I think at least 50% of computers in the home are used for e-mail, web surfing, music, photos, possibly word processing, and nothing more. You don't need a powerful computer for that. You don't need an iSight, you don't need Front Row, you don't need masses of hard-drive space, and you don't need a Core Duo processor. [/B]
Even if that turned out to be the case, you think all those users are just going to buy the cheapest machine they can find?
And I think more and more people are getting interested in watching video, editing it, making dvd's, and doing audio/video chat. Multimedia is a hog, and it's probably growing more than anything else right now. Once the bare minimum PC can handle video easily, people will start looking at HD.
Really, it's just all speculation without any real numbers. What really matters is, what percentage of the market is $599 laptops versus $1099 laptops? I know a year or two ago there was a ton of hubbub over $399 pcs...but hardly any of them were being sold.
Do you think everything would be O.K. if Apple were still making a profit but slipped to 0.5% market share? 0.05? Do you agree there is some cut-off where mainstream developers just wouldn't bother any more?
So what do you consider the cut off point that apple needs to get up to?
II suggest that Apple produce these machines because I think it makes business sense. Not only do I think that such machines will increase market share (which you say is not important, and that's fair enough. I don't think we need to discuss that any more), but they would also significantly increase the number of computers that Apple sells and hence vastly increase their revenues and profits.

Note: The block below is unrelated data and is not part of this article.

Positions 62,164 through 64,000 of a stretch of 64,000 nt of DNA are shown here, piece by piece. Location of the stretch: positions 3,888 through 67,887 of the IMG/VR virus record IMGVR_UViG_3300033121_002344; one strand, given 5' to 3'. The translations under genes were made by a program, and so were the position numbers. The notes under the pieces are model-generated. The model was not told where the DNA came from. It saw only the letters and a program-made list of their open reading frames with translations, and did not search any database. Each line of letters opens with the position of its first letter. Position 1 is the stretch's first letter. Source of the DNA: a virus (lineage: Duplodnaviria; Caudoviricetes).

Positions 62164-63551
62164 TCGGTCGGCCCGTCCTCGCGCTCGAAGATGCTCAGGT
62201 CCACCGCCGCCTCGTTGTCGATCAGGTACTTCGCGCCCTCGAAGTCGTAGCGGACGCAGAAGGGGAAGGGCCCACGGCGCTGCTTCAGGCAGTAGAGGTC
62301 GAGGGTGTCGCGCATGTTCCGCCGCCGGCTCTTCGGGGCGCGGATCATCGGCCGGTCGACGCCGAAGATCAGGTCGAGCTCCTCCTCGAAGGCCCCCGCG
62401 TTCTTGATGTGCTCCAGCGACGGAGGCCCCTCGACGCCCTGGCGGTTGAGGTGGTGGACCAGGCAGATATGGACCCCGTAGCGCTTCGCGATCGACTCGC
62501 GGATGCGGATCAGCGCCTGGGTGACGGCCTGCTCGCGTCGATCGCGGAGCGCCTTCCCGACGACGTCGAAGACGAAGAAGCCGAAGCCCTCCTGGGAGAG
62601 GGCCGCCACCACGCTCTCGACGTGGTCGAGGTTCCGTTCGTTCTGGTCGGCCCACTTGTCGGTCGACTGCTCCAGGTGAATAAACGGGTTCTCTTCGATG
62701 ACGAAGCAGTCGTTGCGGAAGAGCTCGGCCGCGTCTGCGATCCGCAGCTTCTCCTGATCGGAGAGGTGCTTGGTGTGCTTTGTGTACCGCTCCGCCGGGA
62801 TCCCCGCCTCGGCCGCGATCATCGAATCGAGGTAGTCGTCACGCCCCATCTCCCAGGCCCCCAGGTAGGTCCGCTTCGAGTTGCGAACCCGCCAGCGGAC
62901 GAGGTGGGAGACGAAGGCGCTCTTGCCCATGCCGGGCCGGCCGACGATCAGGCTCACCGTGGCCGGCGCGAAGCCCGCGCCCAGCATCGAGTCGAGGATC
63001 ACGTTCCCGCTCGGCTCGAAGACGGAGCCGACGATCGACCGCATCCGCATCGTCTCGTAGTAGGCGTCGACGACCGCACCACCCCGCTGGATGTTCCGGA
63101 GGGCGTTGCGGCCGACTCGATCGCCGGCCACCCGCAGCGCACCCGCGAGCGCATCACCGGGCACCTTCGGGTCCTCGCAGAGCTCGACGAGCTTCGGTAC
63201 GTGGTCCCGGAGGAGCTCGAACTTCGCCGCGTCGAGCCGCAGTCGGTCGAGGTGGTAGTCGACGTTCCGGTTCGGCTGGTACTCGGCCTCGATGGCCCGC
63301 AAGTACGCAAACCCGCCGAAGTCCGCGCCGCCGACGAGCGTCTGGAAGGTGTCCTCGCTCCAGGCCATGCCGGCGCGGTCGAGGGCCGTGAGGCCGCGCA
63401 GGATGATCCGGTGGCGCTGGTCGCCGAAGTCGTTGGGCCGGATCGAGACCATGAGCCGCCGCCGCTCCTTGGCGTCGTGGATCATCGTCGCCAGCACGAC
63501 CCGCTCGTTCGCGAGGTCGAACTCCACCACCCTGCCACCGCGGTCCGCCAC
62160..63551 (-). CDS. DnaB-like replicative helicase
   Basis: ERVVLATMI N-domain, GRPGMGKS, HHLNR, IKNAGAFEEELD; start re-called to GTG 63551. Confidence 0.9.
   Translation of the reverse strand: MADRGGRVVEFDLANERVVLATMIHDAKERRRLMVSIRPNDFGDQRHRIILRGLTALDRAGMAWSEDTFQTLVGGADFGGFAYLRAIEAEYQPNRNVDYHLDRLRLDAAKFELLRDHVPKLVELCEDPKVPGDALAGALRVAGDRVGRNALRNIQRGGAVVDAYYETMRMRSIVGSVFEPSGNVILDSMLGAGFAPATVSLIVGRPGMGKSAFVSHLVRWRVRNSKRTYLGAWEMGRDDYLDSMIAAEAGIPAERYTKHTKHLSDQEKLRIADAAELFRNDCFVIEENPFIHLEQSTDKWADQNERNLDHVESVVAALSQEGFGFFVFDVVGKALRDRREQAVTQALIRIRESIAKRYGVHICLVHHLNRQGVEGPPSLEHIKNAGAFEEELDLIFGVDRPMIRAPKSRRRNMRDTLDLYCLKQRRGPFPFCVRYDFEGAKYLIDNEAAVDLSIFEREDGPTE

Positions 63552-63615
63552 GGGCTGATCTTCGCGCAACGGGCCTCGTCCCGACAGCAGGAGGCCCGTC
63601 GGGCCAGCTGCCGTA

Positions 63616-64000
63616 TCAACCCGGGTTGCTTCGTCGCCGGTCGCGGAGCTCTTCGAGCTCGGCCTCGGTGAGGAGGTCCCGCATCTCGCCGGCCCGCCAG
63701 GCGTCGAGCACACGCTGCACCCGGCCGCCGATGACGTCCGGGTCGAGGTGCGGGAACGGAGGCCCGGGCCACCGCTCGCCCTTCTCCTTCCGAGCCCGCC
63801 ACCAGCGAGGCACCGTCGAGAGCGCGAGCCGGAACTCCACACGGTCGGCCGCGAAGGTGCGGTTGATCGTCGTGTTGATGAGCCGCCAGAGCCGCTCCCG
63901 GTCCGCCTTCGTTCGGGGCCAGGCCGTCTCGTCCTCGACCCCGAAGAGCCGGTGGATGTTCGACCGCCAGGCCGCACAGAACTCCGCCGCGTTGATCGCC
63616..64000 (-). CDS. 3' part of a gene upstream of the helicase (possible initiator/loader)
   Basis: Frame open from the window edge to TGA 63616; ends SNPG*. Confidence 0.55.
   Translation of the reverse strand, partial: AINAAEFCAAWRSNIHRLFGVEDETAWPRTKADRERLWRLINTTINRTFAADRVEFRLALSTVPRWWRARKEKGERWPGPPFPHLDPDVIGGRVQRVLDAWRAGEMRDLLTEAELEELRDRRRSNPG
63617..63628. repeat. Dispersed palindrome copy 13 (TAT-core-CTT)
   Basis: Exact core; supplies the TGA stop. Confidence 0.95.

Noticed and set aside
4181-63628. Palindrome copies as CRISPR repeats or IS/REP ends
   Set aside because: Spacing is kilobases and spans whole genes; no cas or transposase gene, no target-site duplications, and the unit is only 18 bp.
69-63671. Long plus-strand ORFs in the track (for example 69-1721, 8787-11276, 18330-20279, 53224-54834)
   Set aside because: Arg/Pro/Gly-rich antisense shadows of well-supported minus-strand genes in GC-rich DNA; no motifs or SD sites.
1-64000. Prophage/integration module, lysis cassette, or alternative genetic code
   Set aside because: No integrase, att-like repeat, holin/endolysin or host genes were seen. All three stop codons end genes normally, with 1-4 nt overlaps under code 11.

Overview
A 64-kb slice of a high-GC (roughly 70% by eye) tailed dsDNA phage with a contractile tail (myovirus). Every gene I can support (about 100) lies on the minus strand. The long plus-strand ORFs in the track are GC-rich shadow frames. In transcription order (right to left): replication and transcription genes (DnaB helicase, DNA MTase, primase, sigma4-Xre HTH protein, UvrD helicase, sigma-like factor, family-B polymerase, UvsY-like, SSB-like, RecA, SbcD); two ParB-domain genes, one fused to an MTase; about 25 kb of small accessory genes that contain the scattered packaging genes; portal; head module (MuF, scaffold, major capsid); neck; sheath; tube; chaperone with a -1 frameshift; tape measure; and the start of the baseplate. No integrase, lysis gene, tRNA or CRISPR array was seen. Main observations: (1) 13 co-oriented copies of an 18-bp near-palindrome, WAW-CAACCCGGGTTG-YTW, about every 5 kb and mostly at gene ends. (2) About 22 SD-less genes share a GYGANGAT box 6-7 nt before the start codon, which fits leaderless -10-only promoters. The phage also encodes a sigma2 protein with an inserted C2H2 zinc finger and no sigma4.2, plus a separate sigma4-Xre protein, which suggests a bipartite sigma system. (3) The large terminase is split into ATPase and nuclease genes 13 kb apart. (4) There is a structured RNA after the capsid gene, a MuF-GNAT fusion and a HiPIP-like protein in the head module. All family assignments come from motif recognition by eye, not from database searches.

I don't think anyone would disagree that additional models would sell. But the question is how many? You say "significantly" more. But we don't know that, with apple's limited resources, it may make more sense for them to focus their resources on the key products that are highest in demand and really nail them.
I just think Apple could sell significantly more (and that is a bad thing how exactly?) if the range started at a lower price.
In the short term, they'll likely sell these as fast as they can build them. Having a cheaper model would likely increase demand, but if they're exceeding supply already, that just causes longer waits.
You just seem to be in denial about the realities of the PC market. The MacBook is an Upper Mid-Range machine, or perhaps even Lower High-End. I think Apple is only addressing about 20% of the market, and that is not a good business decision.
I think that's where your argument falls apart. I think apple is addressing probably 80% of the laptop market. Without any numbers, it's just dueling speculation.
Perhaps you do not think there is much demand for a laptop with 15.4" widescreen (or 13" or 14" widescreen, for less money), no iSight, no Front Row, and a Pentium-M Celeron (This is not a low-end machine)? Go and look at Dell's, HP's, Acer's, Toshiba's, and Sony's (who together account for at least 70% of the market) product line-ups, and at the best seller list at Amazon, and you will find that you are mistaken. [/B]
There's only demand for those if the price is considerably less. You are assuming that cutting all those features would have a large difference in price. If the price difference isn't that much, I think most consumers would pay a little more for the extras. Apple obviously wants the selling point of their machines to be that they are the *best*. If apple sells machines with less features and low performance, they're turning the machine into a commodity. The arguements for buying the machine are stripped away leaving only the price as a selling point (and that's one they'll likely never win).
One point that everyone seems to keep ignoring: Why is everyone so sure that this line will remain forever? As far as I'm concerned, it makes the most sense for Apple to make the transition to intel as quickly and simply as possible. Put out the machines that will sell the most quickly and relieve the pent up demand, and keep market share up. Once the transition is finished, apple can easily add more models, configurations, and options to the product line. After all, it's much easier to take a limited product line and gradually expand it than to create a broad, complex product line from scratch on day one of release.
Why is such a notion seen as so outlandish?